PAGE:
The Dian Fossey Gorilla Fund’s Work in Congo
In addition to helping the Democratic Republic of Congo’s park and wildlife authority (ICCN) protect mountain gorillas in Virunga National Park, we have helped local communities establish nature reserves that protect Grauer's gorillas; established a facility to rehabilitate young Grauer's gorillas rescued from poachers; and launched the Fossey Fund's own Grauer's gorilla monitoring and research project, in a vast landscape to the west of Virunga National Park.
The Virunga Mountains
Mountain gorillas inhabit the forested slopes of the Virunga volcanic mountain chain that straddles the border between Rwanda and the Democratic Republic of Congo, in central Africa’s Albertine Rift. (A related but separate population of mountain gorillas inhabits Bwindi National Park in Uganda.)
Virunga National Park
The Congo’s Virunga National Park, in the Virunga volcanic mountains, provides mountain gorilla habitat together with Rwanda’s neighboring Volcanoes National Park. Due to armed conflict, the Congo park guards are sometimes forced to evacuate, but persistence saves gorillas. When possible, the Fossey Fund joins them in anti-poaching patrols.
Protecting Grauer's gorillas in Congo
West of the Viriungas, we work with the Union of Associations for Gorilla Conservation and Community Development (UGADEC), a network of community-based reserves linking two national parks, in a vast area that is home to nearly the entire range of the Grauer’s (eastern lowland) gorilla and to many other rare, important species such as the forest elephant, okapi, and eastern chimpanzee. The Fund has helped the community reserves achieve recognition from the Congo government so they can have the same legal status as the parks while retaining their management role.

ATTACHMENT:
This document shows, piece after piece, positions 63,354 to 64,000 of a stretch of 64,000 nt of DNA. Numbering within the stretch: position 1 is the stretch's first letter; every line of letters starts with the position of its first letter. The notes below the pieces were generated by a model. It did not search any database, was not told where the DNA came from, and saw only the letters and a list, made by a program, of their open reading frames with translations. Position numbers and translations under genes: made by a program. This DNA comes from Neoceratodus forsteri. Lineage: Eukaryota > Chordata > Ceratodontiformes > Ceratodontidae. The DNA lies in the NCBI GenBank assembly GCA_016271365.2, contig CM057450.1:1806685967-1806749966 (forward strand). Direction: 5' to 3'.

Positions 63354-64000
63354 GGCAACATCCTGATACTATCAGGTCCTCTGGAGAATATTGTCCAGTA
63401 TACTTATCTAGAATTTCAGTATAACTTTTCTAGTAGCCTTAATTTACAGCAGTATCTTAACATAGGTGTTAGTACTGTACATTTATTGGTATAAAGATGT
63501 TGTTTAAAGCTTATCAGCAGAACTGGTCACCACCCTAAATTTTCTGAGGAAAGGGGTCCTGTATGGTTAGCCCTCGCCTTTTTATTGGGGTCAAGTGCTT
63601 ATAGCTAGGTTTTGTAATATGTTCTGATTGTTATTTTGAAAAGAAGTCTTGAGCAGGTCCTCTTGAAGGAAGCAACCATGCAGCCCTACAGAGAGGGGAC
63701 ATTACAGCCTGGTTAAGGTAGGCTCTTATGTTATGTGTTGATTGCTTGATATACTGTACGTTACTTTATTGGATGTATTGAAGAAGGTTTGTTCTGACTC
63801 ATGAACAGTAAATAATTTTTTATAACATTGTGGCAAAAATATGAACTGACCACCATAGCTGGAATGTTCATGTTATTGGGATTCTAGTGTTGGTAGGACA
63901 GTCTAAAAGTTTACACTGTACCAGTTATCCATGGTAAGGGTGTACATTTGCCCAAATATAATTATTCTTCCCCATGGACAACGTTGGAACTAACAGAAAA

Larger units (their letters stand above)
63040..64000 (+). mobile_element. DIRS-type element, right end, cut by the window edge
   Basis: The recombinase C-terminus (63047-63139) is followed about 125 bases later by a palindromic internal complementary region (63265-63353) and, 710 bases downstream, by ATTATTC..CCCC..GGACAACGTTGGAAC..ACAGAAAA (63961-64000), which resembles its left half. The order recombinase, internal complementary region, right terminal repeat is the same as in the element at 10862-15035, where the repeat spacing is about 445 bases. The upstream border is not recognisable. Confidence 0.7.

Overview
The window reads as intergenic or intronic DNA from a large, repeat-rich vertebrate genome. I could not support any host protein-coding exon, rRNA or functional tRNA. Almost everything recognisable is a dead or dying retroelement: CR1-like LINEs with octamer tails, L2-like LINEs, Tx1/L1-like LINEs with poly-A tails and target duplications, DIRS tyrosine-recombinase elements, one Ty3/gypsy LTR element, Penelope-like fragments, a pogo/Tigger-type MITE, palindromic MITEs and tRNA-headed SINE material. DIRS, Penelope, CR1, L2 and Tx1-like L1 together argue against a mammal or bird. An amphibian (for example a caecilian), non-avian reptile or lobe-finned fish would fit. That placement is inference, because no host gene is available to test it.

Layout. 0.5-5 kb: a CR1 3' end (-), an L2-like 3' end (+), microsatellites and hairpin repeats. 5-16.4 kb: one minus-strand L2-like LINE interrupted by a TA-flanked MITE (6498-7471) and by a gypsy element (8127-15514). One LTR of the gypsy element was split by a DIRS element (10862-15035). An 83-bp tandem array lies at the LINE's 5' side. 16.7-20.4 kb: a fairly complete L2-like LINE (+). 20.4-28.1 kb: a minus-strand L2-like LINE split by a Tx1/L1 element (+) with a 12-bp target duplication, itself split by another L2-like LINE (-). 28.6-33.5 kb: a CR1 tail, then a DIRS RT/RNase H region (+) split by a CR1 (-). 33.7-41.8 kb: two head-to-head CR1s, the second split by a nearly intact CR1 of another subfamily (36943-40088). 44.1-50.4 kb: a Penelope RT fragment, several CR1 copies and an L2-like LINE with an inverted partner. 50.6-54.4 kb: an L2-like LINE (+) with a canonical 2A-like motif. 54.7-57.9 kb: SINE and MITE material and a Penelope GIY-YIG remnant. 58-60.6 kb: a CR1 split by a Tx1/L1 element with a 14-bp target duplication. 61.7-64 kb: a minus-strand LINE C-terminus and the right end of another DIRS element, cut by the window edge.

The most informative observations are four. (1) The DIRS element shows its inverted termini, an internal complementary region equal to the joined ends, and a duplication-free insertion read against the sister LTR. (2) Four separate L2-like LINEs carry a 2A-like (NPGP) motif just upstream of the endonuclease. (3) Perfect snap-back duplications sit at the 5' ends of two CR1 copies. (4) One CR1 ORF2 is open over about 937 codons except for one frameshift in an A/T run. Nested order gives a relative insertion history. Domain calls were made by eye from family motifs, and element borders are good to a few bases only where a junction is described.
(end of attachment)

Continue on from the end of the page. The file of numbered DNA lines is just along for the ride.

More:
The Grauer’s gorillas are estimated to number 5,000 or perhaps even fewer individuals.. Some new populations have been identified recently, though not enough to change their endangered status. They live at a variety of altitudes, not only in lowlands, but not as high up as the mountain gorillas. Due to years of political instability, agricultural expansion, mining, poor economic conditions and other factors, conservation in the area has become critical and the Fossey Fund has committed to helping provide long-term solutions.
A new Grauer's gorilla initiative
Unlike mountain gorillas, which have been studied in Rwanda at our Karisoke Research Center for more than four decades, little is known about Grauer’s gorillas because there are few habituated groups that researchers can observe. The Fossey Fund has been building a Grauer’s gorilla research program in the Congo that will allow us not only to assess the numbers and stability of the current population in the region, but also to study and protect them. This program operates mainly in UGADEC member territory and many of the trackers and team leaders we employ are drawn from the reserves.
The Fossey Fund operates three base camps, one in each of three community-based reserves: Reserve des Gorilles de Utunda et Watsa (REGOUWA), Reserve de Gorille de Punia (RGPU), and Conservation Communautaire pour la Reserve Forestiere de Bakano (COCREFOBA). From the camps, field staff patrol the surrounding forest, setting up temporary campsites in order to cover greater distances over several days.
During 2012, the program’s goal was to establish the camps and confirm the presence of Grauer’s gorillas in the community reserves. Through regular treks in the forest, field staff discovered nest sites, dung, and food remains that indeed indicated that Grauer’s gorillas are ranging in these areas. In 2012, a total of 30 expeditions found 36 gorilla sites. And, they believe they may have found a group of as many as 35 gorillas in REGOUWA! During 2013, the project will focus on selected groups.
Caring for rescued gorillas
The Dian Fossey Gorilla Fund cares for Grauer’s gorillas rescued from poachers and prepares them to return to the wild, at the Gorilla Rehabilitation and Conservation Education (GRACE) center, on a site donated by the Tayna Center for Conservation Biology (TCCB), next to the Tayna Nature Reserve. GRACE is operated by a small consortium, including the Dian Fossey Gorilla Fund, The Disney Company, the Congolese national park service (ICCN) and TCCB.